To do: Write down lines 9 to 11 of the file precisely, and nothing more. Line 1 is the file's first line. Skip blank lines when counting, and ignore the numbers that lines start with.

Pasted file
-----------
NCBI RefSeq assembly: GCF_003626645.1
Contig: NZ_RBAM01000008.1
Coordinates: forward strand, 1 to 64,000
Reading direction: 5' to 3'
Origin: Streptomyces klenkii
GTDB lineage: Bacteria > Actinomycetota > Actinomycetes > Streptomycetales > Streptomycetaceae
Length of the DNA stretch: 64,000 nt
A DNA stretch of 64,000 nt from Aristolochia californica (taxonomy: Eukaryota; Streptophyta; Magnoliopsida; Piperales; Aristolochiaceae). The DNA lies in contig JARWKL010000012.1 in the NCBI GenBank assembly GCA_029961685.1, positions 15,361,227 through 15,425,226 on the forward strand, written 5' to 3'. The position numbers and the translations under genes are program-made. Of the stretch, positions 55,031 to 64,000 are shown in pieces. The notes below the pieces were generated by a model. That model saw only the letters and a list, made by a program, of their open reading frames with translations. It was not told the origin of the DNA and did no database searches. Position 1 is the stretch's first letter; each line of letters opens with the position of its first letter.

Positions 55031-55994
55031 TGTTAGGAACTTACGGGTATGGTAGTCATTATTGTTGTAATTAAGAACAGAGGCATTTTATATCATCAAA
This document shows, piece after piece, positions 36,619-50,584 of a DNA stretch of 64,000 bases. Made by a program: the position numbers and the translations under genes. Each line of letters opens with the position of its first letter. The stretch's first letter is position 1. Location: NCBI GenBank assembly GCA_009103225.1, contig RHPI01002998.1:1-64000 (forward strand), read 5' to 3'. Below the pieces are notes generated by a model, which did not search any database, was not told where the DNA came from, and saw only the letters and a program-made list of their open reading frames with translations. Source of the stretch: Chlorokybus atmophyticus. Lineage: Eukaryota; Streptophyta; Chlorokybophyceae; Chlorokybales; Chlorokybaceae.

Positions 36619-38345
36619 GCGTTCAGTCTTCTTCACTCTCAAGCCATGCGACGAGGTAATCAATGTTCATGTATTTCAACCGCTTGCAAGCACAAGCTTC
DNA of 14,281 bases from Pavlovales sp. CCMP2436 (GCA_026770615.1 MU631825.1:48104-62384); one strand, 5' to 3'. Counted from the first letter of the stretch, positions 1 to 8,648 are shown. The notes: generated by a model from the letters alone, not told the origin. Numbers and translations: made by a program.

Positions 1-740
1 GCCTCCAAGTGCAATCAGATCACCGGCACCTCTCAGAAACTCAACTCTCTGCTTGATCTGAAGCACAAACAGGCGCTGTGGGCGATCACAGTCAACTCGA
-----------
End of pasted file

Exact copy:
Positions 55031-55994
55031 TGTTAGGAACTTACGGGTATGGTAGTCATTATTGTTGTAATTAAGAACAGAGGCATTTTATATCATCAAA
This document shows, piece after piece, positions 36,619-50,584 of a DNA stretch of 64,000 bases. Made by a program: the position numbers and the translations under genes. Each line of letters opens with the position of its first letter. The stretch's first letter is position 1. Location: NCBI GenBank assembly GCA_009103225.1, contig RHPI01002998.1:1-64000 (forward strand), read 5' to 3'. Below the pieces are notes generated by a model, which did not search any database, was not told where the DNA came from, and saw only the letters and a program-made list of their open reading frames with translations. Source of the stretch: Chlorokybus atmophyticus. Lineage: Eukaryota; Streptophyta; Chlorokybophyceae; Chlorokybales; Chlorokybaceae.